a predisposition or susceptibility to auto-immune diseases? I personally agree wholeheartedly that nutrition plays a major part in the treatment of inflammatory conditions. I have witness the impact that diet has on persons who are subject to auto-immune conditions and am an eyewitness to the healing that occurred even when coupled with medication. I know of a condition treated with oral methotrexate in which the patient was not responding to oral medication and it was not until the patient changed their diet and went on no gluten, no dairy, no tomatoes, etc that medication started to work within their system.

    Congrats on your blog. I have not found many blogs of this type talking freely about endometriosis so I am glad you took the time to clearly articulate about this most relevant subject.

  24. Hi there,

    I found this post very accurate base don what I’ve experienced. Medicine had done little to help m manage my symptoms of endometriosis. Excision surgery did help, but long term, the thing that has helped the most if diet changes. I avoid gluten, dairy, soy, red meat, caffeine, and processed foods as much as possible. I also have IC which i control 100% through diet by avoiding foods high in acidity, vitamin c, potassium, or anything spicy. I have lived pain free for two and a half years and I have been able to get back into racing triathlons which i never thought would be possible after years of horrid pain from endo and IC. I’ve recently introduce turmeric into my diet and its wonderful! Thanks again for your post!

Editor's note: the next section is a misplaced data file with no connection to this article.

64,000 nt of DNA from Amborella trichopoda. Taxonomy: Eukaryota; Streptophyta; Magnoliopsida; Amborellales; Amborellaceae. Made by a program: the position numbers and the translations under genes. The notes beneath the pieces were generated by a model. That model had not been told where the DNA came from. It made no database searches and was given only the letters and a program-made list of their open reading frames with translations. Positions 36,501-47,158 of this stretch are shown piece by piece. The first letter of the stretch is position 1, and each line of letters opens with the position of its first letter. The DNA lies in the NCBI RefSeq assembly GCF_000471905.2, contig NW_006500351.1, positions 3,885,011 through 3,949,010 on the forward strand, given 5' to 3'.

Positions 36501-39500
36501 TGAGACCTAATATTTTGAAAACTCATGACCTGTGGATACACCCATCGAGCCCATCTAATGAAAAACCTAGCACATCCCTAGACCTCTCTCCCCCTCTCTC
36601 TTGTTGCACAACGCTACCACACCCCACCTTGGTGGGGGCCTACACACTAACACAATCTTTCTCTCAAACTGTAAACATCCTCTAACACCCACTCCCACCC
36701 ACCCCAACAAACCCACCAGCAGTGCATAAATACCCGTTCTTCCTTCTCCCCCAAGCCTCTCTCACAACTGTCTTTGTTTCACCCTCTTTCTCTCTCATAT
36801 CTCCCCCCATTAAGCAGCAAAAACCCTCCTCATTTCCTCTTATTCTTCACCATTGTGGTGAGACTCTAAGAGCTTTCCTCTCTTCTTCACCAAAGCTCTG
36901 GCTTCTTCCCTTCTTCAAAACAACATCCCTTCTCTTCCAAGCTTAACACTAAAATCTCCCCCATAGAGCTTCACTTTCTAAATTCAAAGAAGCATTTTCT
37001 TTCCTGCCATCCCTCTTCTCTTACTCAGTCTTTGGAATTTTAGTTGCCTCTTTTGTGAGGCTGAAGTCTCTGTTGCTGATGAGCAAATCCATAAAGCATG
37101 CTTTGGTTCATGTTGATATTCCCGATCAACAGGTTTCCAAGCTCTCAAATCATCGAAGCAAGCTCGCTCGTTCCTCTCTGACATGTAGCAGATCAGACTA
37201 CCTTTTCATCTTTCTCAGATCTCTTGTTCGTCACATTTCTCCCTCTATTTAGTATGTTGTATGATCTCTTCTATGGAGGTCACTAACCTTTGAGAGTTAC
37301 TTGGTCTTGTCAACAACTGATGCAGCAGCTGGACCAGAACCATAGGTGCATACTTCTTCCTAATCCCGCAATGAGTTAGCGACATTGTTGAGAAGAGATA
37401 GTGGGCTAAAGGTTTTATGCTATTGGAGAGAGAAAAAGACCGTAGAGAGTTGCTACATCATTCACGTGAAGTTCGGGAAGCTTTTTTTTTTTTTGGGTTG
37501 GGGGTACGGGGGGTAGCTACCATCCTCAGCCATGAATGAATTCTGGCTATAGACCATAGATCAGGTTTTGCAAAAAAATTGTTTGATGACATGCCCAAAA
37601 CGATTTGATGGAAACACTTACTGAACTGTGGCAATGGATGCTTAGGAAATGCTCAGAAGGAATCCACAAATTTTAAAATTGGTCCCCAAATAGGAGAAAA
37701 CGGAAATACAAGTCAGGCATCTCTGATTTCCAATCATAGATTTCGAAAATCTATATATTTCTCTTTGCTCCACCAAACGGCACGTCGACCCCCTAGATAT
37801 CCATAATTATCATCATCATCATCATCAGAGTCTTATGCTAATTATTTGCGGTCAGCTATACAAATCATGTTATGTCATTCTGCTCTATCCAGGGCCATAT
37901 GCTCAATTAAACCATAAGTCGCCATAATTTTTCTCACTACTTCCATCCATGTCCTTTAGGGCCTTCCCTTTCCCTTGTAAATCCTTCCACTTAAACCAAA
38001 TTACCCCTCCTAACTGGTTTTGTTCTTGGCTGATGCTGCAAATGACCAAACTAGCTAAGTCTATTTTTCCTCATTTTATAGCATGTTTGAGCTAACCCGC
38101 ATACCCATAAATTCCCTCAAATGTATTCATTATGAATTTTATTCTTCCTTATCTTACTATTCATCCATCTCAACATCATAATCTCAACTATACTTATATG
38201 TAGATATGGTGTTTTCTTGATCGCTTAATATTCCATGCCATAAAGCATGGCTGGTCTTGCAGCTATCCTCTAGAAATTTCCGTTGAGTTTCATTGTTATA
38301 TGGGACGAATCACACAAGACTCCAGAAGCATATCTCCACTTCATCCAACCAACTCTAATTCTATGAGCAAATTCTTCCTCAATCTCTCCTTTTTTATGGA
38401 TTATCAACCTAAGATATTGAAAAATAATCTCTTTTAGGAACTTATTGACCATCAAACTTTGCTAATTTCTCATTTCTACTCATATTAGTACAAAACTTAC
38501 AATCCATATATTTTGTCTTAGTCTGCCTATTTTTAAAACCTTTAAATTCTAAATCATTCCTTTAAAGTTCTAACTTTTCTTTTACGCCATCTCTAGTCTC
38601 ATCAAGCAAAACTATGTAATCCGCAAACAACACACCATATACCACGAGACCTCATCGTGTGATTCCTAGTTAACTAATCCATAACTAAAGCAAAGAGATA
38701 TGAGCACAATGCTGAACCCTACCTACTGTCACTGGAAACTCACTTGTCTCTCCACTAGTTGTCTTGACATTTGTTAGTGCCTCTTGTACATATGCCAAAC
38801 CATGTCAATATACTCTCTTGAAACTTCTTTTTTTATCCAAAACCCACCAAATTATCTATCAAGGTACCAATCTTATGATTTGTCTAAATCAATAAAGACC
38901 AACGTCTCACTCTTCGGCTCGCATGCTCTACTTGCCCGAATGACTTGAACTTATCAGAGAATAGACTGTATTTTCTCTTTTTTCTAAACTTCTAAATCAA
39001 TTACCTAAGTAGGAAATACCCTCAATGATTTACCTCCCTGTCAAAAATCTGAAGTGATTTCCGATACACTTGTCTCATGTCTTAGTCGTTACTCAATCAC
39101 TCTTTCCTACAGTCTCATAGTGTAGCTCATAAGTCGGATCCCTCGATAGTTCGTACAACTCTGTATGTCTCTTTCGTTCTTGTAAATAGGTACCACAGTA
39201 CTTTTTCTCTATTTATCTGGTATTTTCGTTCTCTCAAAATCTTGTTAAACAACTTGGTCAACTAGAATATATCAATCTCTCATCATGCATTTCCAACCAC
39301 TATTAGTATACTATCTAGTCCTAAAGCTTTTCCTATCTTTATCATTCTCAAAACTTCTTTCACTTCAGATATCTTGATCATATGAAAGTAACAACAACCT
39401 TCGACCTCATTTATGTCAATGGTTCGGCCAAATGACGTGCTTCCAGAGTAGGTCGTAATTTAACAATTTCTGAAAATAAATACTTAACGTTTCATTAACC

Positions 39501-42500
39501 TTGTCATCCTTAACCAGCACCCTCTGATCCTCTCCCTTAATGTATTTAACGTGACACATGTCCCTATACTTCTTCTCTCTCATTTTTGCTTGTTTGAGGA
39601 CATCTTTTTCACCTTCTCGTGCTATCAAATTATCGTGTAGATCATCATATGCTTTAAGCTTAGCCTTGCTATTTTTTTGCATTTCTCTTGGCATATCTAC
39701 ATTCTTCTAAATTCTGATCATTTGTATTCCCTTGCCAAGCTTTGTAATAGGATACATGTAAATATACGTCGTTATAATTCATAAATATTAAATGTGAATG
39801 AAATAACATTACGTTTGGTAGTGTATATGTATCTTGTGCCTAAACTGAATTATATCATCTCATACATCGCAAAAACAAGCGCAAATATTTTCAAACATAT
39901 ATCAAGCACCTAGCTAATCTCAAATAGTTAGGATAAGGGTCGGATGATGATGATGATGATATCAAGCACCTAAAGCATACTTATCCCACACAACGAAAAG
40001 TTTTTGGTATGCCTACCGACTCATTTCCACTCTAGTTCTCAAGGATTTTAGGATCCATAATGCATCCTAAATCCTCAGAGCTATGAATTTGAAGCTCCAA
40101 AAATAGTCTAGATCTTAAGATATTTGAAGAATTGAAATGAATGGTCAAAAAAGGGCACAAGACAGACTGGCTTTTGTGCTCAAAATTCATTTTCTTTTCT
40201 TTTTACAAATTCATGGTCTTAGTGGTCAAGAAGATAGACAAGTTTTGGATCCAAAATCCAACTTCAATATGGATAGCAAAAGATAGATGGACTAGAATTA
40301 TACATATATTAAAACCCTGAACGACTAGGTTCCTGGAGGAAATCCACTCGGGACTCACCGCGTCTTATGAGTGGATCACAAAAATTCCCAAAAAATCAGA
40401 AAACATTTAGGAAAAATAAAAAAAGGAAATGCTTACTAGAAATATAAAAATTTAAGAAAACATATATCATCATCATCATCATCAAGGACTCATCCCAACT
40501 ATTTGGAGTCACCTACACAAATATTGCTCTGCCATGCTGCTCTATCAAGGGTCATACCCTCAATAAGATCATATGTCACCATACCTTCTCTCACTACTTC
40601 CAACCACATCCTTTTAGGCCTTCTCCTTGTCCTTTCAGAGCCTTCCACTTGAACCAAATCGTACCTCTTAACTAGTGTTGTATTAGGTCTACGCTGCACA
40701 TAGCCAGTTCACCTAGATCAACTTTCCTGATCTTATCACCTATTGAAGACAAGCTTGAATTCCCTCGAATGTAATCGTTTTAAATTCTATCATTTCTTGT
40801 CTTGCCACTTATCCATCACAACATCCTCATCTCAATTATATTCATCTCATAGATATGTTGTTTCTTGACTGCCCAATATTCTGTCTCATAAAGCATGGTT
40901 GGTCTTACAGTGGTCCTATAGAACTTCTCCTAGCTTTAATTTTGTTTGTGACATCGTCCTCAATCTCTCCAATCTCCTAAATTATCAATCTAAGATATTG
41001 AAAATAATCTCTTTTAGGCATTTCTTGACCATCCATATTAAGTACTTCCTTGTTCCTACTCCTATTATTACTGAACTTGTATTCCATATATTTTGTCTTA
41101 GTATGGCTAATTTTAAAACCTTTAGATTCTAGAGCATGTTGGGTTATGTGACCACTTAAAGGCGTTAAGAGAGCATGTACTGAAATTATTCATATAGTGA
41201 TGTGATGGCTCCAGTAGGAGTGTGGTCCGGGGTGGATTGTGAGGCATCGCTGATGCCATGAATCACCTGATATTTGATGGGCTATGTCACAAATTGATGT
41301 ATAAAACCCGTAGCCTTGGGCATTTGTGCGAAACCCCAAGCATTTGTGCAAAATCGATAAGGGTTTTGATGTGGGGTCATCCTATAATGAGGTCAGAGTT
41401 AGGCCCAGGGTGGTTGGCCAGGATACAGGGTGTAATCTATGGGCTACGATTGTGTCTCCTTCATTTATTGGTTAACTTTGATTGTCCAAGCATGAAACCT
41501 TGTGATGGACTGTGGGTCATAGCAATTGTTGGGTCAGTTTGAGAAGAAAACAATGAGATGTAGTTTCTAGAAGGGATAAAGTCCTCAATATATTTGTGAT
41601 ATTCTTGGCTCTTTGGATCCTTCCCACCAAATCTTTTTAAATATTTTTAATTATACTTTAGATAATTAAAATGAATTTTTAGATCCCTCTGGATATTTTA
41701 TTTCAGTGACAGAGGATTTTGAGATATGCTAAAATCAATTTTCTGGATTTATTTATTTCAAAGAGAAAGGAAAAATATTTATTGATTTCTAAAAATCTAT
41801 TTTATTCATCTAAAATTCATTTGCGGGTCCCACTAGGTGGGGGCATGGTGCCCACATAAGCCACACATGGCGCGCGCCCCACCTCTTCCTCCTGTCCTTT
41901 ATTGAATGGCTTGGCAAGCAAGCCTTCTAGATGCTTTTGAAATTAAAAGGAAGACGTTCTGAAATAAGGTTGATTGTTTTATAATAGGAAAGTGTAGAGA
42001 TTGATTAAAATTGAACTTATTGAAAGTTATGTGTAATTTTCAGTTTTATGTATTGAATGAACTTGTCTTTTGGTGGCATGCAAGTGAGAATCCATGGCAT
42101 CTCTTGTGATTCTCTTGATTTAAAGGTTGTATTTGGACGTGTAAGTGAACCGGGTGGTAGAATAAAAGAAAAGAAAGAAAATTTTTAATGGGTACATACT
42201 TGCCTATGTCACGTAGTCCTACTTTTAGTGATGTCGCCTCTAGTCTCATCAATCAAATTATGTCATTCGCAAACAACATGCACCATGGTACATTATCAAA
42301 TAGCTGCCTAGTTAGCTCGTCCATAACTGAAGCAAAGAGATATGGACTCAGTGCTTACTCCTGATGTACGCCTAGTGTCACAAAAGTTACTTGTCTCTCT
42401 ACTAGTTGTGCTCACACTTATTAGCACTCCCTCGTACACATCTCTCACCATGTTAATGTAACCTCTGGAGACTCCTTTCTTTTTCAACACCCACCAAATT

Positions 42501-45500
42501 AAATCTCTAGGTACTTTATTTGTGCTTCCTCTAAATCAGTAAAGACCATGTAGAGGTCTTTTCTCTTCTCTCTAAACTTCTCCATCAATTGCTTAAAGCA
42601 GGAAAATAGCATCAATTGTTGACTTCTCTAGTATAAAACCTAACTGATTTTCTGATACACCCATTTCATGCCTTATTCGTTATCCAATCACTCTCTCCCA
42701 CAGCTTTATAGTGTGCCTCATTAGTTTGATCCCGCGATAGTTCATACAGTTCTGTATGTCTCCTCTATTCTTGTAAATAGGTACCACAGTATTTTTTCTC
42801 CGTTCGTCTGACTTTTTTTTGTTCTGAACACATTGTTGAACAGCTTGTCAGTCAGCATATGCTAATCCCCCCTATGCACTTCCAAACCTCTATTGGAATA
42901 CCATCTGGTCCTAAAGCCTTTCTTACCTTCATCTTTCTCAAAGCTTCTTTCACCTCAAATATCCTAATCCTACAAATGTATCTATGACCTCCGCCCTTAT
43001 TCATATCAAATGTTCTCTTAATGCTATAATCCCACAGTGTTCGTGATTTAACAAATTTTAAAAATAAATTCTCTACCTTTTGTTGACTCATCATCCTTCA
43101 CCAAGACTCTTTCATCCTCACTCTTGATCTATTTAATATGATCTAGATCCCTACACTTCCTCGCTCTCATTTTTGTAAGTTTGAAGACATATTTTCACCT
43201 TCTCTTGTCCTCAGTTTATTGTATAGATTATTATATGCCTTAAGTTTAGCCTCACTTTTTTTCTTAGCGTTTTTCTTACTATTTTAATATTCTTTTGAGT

25. Hi Lara.
    I found your post very interested. I have tried many options in diet and take the pill continuously. In combination it has worked well though not perfect, as I get older it seems that my estrogent dominance has changed. If I eat phytoestrogens, I avoid soy, LSA, nuts and seeds in general as my endo becomes painful and I get other PMS symptoms.
    My question is that I have read that turmeric has phytoestrogens, is this accurate? And do you know to what level? As you suggested it to treat a condition based on estrogent dominant.
    Kind regards Eva

    • Phytoestrogens can be beneficial for endometriosis because they generally have an anti-estrogen effect. They’re so weakly estrogenic that they protect and buffer estrogen receptors, and also promote the healthy detoxification of estrogen.

      So, turmeric’s phytoestrogen component is a bonus, but the main reason I recommend it is for its anti-inflammatory effect.

  26. I believe that endometriosis is autoimmune and is aggravated by diet choices, but what diet choices I could never pinpoint. I was diagnosed with endo in 1999 (at age 29 following one natural childbirth in 1995), had surgical laparoscopy followed by drugs that stopped my period entirely and sent me into early menopause for months. I was told that having another child would help my endo, with uterine lining being shed during childbirth- and no periods while pregnant. My husband and I had two more children, and I do believe they saved my life. However, after each pregnancy endo symptoms (unfortunately) returned. I have suffered.